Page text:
The downside of the Snapchat consent decree, however, is that it may reinforce perceptions among Silicon Valley startups that it’s okay to blow off privacy precautions, since little of consequence happens to first-time violators. Indeed, earlier this year, the maker of an Android flashlight app secretly recorded the location of 50 million people, but faced no fine from the FTC.

The original headline of this story used the word “breach.” That word has been changed to “incidents” in light of the fact that the primary issue in the FTC case — the capturing of photos — was facilitated by third party apps, rather than by overcoming Snapchat’s security measures.

Two charts that show why Uber’s valuation isn’t ridiculous

Uber’s latest funding brings the company into the stratosphere of private company valuations.

At $40 billion, Uber is believed to be four times more valuable than Airbnb, Snapchat, Palantir or Dropbox. Its valuation is eight times larger than Pinterest’s, fifty-seven times larger than Lyft’s, 100 times larger than Instacart’s.

The news sent the tech world into a tizzy. People called Uber’s new valuation eye-popping, ridiculous, absurd. Just like Uber’s last round of funding, it was heralded as proof of a bubble, an upcoming crash, the tech apocalypse, etc.

[dataset id=”898119″]

But when you plot Uber’s valuation compared to big public tech companies, it looks less dramatic. [company]Amazon[/company], [company]Facebook[/company], [company]Microsoft[/company], [company]Amazon[/company], [company]Oracle[/company] and others are — as you’d expect from mature companies — much larger by market cap than Uber’s current valuation. Twitter is much smaller. Investors are essentially saying that they think Uber will be nearly as valuable as [company]Yahoo[/company] or [company]eBay[/company] and more valuable than Twitter when it goes public. It’s not a totally outlandish conclusion for them to bet on, given current tech hype and market trends.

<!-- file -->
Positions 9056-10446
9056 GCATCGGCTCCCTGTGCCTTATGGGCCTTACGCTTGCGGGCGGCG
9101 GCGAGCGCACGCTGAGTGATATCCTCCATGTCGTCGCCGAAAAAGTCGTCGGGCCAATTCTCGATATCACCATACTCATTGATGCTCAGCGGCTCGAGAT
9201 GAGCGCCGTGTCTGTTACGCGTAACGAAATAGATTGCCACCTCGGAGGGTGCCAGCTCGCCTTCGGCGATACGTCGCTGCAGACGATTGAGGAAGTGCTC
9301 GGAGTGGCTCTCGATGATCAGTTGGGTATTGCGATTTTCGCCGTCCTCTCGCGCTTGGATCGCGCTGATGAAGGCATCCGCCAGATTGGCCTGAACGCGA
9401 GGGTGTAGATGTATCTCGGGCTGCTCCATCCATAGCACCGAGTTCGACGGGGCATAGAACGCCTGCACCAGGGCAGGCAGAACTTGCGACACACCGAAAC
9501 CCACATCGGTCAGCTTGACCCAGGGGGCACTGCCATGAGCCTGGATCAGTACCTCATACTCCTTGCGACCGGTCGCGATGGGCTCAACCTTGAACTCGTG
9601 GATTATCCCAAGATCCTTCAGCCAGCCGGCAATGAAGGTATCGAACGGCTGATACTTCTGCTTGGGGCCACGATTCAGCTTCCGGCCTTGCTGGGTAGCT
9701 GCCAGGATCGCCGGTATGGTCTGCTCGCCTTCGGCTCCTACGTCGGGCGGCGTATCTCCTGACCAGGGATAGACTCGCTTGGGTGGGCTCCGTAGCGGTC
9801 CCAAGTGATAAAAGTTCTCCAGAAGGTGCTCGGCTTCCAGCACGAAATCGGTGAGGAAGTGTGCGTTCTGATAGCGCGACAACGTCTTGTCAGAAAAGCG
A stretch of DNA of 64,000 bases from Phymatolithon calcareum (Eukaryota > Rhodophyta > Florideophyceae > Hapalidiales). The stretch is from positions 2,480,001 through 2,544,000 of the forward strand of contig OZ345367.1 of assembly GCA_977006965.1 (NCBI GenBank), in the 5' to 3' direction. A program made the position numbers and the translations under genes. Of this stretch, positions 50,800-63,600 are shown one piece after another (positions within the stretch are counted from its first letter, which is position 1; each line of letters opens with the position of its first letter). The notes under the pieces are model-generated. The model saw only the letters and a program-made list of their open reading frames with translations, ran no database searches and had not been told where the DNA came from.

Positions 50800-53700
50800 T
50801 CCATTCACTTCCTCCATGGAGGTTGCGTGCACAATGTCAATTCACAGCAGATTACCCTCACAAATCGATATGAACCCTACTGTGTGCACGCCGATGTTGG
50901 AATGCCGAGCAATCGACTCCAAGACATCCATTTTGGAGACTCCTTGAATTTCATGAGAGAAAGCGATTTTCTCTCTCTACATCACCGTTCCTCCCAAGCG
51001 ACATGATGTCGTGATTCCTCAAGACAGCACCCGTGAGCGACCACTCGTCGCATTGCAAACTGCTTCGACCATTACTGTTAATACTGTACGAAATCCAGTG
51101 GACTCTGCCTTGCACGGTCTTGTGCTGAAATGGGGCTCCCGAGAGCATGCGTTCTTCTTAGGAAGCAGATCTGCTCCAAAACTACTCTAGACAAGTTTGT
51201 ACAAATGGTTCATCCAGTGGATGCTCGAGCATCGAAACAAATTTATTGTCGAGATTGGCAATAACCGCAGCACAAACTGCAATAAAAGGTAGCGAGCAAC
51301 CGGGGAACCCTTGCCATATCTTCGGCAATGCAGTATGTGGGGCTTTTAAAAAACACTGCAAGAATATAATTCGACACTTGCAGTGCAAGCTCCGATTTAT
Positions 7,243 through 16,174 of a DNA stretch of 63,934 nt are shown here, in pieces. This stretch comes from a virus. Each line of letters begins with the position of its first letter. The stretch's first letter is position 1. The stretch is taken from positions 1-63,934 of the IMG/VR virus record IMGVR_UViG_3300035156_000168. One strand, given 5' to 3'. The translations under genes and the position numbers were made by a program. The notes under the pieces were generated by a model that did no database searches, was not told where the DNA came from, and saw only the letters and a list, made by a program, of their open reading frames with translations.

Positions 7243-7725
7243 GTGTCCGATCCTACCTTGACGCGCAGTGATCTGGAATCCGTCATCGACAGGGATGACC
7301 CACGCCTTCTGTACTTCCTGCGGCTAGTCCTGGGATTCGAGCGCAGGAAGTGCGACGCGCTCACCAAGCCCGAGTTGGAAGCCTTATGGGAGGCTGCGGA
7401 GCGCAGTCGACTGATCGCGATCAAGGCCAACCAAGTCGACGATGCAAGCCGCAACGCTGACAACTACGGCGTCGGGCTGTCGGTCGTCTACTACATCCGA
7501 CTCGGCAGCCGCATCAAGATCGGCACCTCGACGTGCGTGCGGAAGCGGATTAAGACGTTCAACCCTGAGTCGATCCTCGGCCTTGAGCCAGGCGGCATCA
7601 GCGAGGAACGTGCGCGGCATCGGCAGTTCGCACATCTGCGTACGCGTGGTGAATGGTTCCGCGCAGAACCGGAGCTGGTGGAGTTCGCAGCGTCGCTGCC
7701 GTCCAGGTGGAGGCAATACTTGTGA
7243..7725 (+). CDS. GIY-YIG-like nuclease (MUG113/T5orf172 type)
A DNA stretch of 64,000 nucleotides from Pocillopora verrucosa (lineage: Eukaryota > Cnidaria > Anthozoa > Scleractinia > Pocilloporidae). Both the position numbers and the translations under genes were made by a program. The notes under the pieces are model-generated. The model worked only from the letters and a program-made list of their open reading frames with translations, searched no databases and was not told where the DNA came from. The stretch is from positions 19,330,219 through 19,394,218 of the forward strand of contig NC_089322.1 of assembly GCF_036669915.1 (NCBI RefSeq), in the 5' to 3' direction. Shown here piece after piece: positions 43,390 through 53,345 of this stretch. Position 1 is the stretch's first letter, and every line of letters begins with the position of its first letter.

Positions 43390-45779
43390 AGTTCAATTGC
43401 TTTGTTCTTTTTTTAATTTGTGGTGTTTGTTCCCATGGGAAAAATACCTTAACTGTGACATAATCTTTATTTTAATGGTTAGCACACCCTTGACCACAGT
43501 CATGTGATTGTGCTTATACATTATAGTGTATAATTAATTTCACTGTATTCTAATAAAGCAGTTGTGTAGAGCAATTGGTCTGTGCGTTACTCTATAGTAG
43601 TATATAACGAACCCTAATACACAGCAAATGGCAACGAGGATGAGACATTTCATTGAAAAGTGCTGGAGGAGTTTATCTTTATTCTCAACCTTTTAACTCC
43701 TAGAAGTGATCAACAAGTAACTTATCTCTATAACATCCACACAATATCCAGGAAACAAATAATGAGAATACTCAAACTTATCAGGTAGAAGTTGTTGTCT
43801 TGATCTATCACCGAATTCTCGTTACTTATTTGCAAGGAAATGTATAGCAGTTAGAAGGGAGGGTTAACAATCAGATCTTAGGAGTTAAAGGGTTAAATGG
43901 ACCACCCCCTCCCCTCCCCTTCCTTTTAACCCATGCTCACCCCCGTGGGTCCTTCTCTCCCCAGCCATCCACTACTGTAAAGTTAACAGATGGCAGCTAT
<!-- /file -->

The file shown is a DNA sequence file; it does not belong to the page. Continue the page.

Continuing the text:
Uber’s staggering valuation says more about the changing nature of tech fundraising than it does about Uber investors’ ridiculousness. Companies are staying private longer, choosing to develop their product outside of the prying public market’s eyes. Uber is leading that trend, a pioneer for a new kind of growth model.

Without much precedent, it’s hard to know what Uber’s eventual IPO will look like. It has more money and time to hone its business, so it’s not entirely fair to compare is to the IPOs of yesteryear and call its valuation outsized. We’re playing by a new set of rules.

[dataset id=”898108″]

There’s another way to look at Uber’s valuation. CEO Travis Kalanick isn’t content for his company to remain a car-hailing app. He plans to move into urban logistics and shipping, doing everything from delivering food to transporting supplies. When Uber drops off kittens on National Cat Day, it’s not just a publicity stunt — it’s logistics testing.

On that note, perhaps Uber should be compared to public transportation, logistics and automotive corporations. Companies like [company]Ford[/company] and [company]Tesla[/company] are distant cousins to Uber, but given that Kalanick wants Uber to replace car ownership, they may be competitors down the line. The same goes for [company]FedEx[/company] and [company]UPS[/company].

Uber’s valuation puts it at less than half the market cap of UPS, but close to the market cap of FedEx ($51 billion). From an automotive standpoint, the numbers are even more optimistic, with Ford and [company]General Motors[/company]’ market caps not that much bigger than Uber’s valuation. Tesla and Hertz’s market caps, $29 billion and $11 billion respectively, are smaller than Uber’s $40 billion valuation.

Uber’s investors are essentially saying that they think when the company goes public, it will be worth at least half as much as GM and Ford and more than Tesla and Hertz.

[dataset id=”898118″]